Highlights (0)
Some of your highlights are legacy items.

Highlights saved before July 30, 2012 will not be displayed on their respective source pages.

You can easily re-create the highlights by opening the book page or article, selecting the text, and clicking “Highlight.”

Citations (0)
Some of your citations are legacy items.

Any citation created before July 30, 2012 will labeled as a “Cited page.” New citations will be saved as cited passages, pages or articles.

We also added the ability to view new citations from your projects or the book or article where you created them.

Notes (0)
Bookmarks (0)

You have no saved items from this article

Project items include:
  • Saved book/article
  • Highlights
  • Quotes/citations
  • Notes
  • Bookmarks
Notes
Cite this article

Cited article

Style
Citations are available only to our active members.
Sign up now to cite pages or passages in MLA, APA and Chicago citation styles.

(Einhorn, 1992, p. 25)

(Einhorn 25)

1

1. Lois J. Einhorn, Abraham Lincoln, the Orator: Penetrating the Lincoln Legend (Westport, CT: Greenwood Press, 1992), 25, http://www.questia.com/read/27419298.

Cited article

Are Genes Making You Too Fat for Your Jeans? Can't Shift Those Extra Pounds, despite Diet and Exercise? Research Suggests the Answer Could Be Hidden in Your DNA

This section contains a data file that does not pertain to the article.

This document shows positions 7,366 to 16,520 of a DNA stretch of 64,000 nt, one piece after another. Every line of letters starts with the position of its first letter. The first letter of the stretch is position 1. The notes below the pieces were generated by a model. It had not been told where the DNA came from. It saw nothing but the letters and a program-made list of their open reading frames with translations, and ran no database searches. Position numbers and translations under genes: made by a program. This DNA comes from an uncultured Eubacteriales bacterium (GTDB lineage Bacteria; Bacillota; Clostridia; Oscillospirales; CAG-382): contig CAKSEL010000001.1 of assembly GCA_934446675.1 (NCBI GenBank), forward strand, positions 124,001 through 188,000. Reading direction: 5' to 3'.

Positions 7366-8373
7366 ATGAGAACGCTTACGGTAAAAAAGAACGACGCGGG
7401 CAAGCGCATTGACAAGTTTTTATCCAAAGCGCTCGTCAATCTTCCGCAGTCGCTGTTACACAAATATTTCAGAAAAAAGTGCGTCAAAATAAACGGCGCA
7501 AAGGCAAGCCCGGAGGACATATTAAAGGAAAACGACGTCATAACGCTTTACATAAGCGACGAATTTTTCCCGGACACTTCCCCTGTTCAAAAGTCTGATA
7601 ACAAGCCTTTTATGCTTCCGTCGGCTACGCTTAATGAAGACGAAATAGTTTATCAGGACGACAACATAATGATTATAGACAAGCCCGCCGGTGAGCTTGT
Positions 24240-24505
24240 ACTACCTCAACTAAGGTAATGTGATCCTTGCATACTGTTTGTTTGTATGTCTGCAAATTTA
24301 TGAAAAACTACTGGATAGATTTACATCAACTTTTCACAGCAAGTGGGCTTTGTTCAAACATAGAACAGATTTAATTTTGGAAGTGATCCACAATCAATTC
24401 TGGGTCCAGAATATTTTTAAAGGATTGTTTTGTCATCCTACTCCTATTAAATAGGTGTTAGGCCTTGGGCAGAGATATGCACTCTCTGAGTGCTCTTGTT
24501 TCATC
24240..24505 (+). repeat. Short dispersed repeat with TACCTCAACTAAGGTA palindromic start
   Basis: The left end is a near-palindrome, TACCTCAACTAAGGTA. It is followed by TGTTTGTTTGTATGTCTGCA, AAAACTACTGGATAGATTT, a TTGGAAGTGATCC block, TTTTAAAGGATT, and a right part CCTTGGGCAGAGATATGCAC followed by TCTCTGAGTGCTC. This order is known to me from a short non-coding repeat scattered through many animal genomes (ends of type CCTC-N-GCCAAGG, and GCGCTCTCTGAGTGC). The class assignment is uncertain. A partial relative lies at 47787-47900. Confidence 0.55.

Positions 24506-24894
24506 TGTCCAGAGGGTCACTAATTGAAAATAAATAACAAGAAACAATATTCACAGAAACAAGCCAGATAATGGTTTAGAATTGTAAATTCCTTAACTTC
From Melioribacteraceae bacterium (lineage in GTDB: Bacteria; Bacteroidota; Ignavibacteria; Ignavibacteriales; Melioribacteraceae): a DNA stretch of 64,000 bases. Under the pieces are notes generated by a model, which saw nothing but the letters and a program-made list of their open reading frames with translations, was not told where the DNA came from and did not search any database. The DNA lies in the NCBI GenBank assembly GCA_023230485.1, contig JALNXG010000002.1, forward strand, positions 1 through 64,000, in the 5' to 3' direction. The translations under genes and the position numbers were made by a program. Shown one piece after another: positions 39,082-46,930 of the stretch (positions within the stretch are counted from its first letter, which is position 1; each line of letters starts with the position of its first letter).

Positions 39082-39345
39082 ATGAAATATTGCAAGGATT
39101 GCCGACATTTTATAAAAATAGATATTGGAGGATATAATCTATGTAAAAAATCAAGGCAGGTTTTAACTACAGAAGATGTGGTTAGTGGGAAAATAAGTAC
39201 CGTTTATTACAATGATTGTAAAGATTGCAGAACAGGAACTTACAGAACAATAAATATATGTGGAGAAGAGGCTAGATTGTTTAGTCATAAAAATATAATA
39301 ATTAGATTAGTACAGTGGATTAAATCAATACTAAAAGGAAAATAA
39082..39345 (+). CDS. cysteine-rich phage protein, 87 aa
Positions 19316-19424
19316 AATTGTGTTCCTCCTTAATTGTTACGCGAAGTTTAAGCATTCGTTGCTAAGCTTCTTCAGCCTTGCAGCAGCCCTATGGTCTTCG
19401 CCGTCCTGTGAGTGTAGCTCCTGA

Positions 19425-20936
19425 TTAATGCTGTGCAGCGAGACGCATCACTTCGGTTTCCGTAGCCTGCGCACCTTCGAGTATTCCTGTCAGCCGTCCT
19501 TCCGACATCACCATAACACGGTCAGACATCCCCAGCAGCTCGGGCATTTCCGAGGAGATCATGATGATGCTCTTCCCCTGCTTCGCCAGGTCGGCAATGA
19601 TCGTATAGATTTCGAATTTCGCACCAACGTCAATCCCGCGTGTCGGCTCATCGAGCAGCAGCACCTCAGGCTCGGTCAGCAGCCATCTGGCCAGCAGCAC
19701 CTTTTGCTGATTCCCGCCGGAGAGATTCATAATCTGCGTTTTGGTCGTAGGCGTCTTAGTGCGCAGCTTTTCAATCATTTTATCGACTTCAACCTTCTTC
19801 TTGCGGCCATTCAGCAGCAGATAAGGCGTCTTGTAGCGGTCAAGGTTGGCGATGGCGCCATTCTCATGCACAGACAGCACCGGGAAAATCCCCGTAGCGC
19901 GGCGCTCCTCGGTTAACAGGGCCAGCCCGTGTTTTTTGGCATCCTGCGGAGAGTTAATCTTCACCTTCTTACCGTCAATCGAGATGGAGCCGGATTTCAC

Settings

Settings

Typeface
Text size Smaller Larger
Search within

Search within this article

Look up

Look up a word

  • Dictionary
  • Thesaurus
Please submit a word or phrase above.
Print this page

Print this page

Why can't I print more than one page at a time?

Full screen

matching results for page

Cited passage

Style
Citations are available only to our active members.
Sign up now to cite pages or passages in MLA, APA and Chicago citation styles.

"Portraying himself as an honest, ordinary person helped Lincoln identify with his audiences." (Einhorn, 1992, p. 25).

"Portraying himself as an honest, ordinary person helped Lincoln identify with his audiences." (Einhorn 25)

"Portraying himself as an honest, ordinary person helped Lincoln identify with his audiences."1

1. Lois J. Einhorn, Abraham Lincoln, the Orator: Penetrating the Lincoln Legend (Westport, CT: Greenwood Press, 1992), 25, http://www.questia.com/read/27419298.

Cited passage

Welcome to the new Questia Reader

The Questia Reader has been updated to provide you with an even better online reading experience.  It is now 100% Responsive, which means you can read our books and articles on any sized device you wish.  All of your favorite tools like notes, highlights, and citations are still here, but the way you select text has been updated to be easier to use, especially on touchscreen devices.  Here's how:

1. Click or tap the first word you want to select.
2. Click or tap the last word you want to select.

OK, got it!

Thanks for trying Questia!

Please continue trying out our research tools, but please note, full functionality is available only to our active members.

Your work will be lost once you leave this Web page.

For full access in an ad-free environment, sign up now for a FREE, 1-day trial.

Already a member? Log in now.